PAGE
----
Intellectual property (IP) assets can be quite lucrative. In particular, licensing agreements can bring in a lot of money for intellectual property owners. However, licensing intellectual property comes with risks! Fortunately, these risks can be effectively mitigated through clear, detailed, and competent licensing agreements. Step One in achieving this is contacting an experienced business lawyer, who will identify your IP and the scope of usage rights.

To get the IP protection your assets deserve, reach out to an experienced attorney who cares. Contact The Weisblatt Law Firm today and learn how Attorney Andrew Weisblatt can help. Call (713) 666-1981 today.

Identify Your IP and the Scope of Usage Rights

There are various types of intellectual property, including:

The type of licensing language and protection you need in your IP licensing agreement depends heavily on the type of intellectual property you have. Once you identify the type of intellectual property to be licensed, you must determine the scope of usage and the licensee’s usage rights.

Decisions on the scope of usage and usage rights depend ultimately on the unique needs of each case. However, in all instances, an attorney experienced with IP licensing should guide businesses in how extensive the scope and usage rights of the license should be. It could be very costly for a business to extend too wide a scope of usage — this often happens inadvertently.

Define Ownership Rights vs. Licensee Rights

In all contracts, it is crucial to specifically define the rights and responsibilities of all parties involved. IP licensing agreements should also clearly define the ownership of the IP and provide explicit permitted uses of the IP to avoid problems.

IP ownership issues can be complex or simple. Simple licensing agreements between two parties relating to IP owned by one party typically lead to no major problems (as long as the drafting of the agreement is completed carefully and meticulously). However, multiple parties and joint development projects can muddy the ownership waters and cast uncertainty on the authority to license the IP.

Outline Term of Use and Termination

Most contracts require clear starting dates and a statement of the period in which the contract is valid. IP licensing agreements are no different. The language of the agreement must denote when the licensing agreement begins and ends. Both time and date must be included.

In some cases, a license may be granted indefinitely. However, licenses with indefinite or unusually long periods should contain language that permits either party to end the agreement.

Specify Fees and Payments

The licensing agreement must contain all aspects of the financial terms between the grantor and the licensee. Typically, the licensing fee is paid up front. However, depending on the type of IP, the royalties and residuals may factor into licensing payments.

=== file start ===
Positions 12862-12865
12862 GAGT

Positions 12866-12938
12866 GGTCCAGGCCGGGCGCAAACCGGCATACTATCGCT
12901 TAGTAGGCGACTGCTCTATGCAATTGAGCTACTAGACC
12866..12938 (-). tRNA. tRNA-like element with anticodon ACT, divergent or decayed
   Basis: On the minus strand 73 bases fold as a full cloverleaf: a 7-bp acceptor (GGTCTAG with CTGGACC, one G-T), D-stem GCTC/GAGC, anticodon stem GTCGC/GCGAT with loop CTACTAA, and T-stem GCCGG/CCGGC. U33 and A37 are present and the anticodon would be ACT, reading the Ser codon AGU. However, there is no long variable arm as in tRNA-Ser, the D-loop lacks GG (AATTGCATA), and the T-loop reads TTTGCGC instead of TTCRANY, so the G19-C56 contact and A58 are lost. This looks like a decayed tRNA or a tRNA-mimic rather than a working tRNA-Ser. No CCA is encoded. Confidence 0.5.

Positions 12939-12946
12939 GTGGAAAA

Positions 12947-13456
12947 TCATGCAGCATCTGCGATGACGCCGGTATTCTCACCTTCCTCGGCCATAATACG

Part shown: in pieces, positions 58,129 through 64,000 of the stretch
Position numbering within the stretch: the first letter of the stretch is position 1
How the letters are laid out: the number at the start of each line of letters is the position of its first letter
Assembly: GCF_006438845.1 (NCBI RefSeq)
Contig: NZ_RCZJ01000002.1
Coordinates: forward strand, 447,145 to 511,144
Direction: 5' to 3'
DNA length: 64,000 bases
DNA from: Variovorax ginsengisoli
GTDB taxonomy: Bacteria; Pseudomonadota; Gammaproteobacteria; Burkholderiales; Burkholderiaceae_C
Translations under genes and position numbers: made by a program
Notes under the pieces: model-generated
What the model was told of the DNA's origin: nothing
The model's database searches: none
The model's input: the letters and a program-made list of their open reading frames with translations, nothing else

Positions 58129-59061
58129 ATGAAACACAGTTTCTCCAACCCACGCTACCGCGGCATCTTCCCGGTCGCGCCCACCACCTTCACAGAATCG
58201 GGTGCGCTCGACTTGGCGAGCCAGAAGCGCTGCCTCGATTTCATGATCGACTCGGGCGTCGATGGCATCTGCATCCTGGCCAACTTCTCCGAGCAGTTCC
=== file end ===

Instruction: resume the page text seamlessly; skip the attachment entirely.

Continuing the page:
Confidentiality and Non-Compete

Licensing agreements should contain non-compete and confidentiality clauses when the grantor needs to protect certain of their interests. In many cases, a grantor may require a non-compete to prevent the licensee from damaging its revenue stream. They might also require confidentiality to protect the divulging of sensitive business, scientific, or artistic information.

Quality Control and Branding

Valuable IP assets have a certain level of quality that must be maintained to preserve this value. License grantors typically include quality control standards in their licenses to protect the value and reputation of the IP to be licensed. Grantors may specify various requirements to preserve the integrity of the IP, such as:

  • Type and quality of material to be used to reproduce the IP
  • Type and quality of process and production to be used
  • Packaging standards.

Grantors may also dictate branding guidelines in the license agreement. An agreement may permit a licensee to use a company’s brand in a certain way or even alter it. It may also prohibit its alteration altogether, depending on the needs of the grantor.

How Will Disputes Be Resolved?

No IP licensing agreement is complete without instructions on how to proceed in the face of disputes. Commonly found in these contracts are arbitration clauses, which require all disputes to be settled using binding arbitration instead of litigation. It may be beneficial to the grantor in some cases, however, to include exceptions to arbitration. An experienced attorney can provide the appropriate guidance on this matter.

The Weisblatt Law Firm works diligently to protect the assets and future of its business clients.

Speak With an Experienced Business Lawyer Who Cares

Your intellectual property assets are important and deserve to be protected. An experienced business lawyer will take the necessary steps to ensure that your property is safe and secure. Don’t hesitate to reach out for help.

Contact The Weisblatt Law Firm to get the legal protection and guidance you need for your IP assets. Call (713) 666-1981 today. Telephone consultations are free of charge, so don’t delay!

Houston Business Contracts Attorney

Attorney Andrew Weisblatt

Mr. Weisblatt has practiced continuously since becoming licensed in 1992 and has represented businesses ranging in size from one person start-up ventures to multi-national corporations employing hundreds of people in multiple countries. From 2005 through 2009 Mr. Weisblatt was in-house counsel and chief operating officer of a multi-national corporation in the steel products industry. That in-house position provided valuable insight into how businesses work and what they actually need from their lawyers – both in-house and outside counsel. Attorney Bio